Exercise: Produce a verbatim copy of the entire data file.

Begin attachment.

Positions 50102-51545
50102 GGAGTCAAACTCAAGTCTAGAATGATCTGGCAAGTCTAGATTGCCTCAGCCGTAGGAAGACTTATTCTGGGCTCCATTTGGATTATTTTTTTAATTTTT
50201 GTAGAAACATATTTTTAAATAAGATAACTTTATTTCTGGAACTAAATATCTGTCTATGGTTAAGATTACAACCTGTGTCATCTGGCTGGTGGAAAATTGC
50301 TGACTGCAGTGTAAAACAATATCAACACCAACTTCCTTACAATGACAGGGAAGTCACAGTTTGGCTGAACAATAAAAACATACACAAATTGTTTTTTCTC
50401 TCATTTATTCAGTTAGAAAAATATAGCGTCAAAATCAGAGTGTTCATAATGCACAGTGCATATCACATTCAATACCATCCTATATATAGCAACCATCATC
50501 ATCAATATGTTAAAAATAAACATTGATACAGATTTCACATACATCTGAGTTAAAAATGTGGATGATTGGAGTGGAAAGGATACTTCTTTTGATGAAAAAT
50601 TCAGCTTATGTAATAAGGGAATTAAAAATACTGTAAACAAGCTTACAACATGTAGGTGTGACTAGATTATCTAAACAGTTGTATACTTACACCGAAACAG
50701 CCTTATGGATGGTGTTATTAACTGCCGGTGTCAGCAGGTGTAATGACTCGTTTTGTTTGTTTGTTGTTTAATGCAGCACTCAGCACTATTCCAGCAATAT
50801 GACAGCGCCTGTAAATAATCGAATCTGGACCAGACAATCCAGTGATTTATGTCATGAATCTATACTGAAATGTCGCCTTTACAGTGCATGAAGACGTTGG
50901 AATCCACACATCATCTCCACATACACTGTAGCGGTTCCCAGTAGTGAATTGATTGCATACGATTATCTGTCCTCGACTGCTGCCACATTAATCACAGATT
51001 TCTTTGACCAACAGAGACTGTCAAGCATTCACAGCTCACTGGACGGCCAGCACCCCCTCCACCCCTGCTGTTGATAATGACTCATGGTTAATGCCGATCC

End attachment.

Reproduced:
Positions 50102-51545
50102 GGAGTCAAACTCAAGTCTAGAATGATCTGGCAAGTCTAGATTGCCTCAGCCGTAGGAAGACTTATTCTGGGCTCCATTTGGATTATTTTTTTAATTTTT
50201 GTAGAAACATATTTTTAAATAAGATAACTTTATTTCTGGAACTAAATATCTGTCTATGGTTAAGATTACAACCTGTGTCATCTGGCTGGTGGAAAATTGC
50301 TGACTGCAGTGTAAAACAATATCAACACCAACTTCCTTACAATGACAGGGAAGTCACAGTTTGGCTGAACAATAAAAACATACACAAATTGTTTTTTCTC
50401 TCATTTATTCAGTTAGAAAAATATAGCGTCAAAATCAGAGTGTTCATAATGCACAGTGCATATCACATTCAATACCATCCTATATATAGCAACCATCATC
50501 ATCAATATGTTAAAAATAAACATTGATACAGATTTCACATACATCTGAGTTAAAAATGTGGATGATTGGAGTGGAAAGGATACTTCTTTTGATGAAAAAT
50601 TCAGCTTATGTAATAAGGGAATTAAAAATACTGTAAACAAGCTTACAACATGTAGGTGTGACTAGATTATCTAAACAGTTGTATACTTACACCGAAACAG
50701 CCTTATGGATGGTGTTATTAACTGCCGGTGTCAGCAGGTGTAATGACTCGTTTTGTTTGTTTGTTGTTTAATGCAGCACTCAGCACTATTCCAGCAATAT
50801 GACAGCGCCTGTAAATAATCGAATCTGGACCAGACAATCCAGTGATTTATGTCATGAATCTATACTGAAATGTCGCCTTTACAGTGCATGAAGACGTTGG
50901 AATCCACACATCATCTCCACATACACTGTAGCGGTTCCCAGTAGTGAATTGATTGCATACGATTATCTGTCCTCGACTGCTGCCACATTAATCACAGATT
51001 TCTTTGACCAACAGAGACTGTCAAGCATTCACAGCTCACTGGACGGCCAGCACCCCCTCCACCCCTGCTGTTGATAATGACTCATGGTTAATGCCGATCC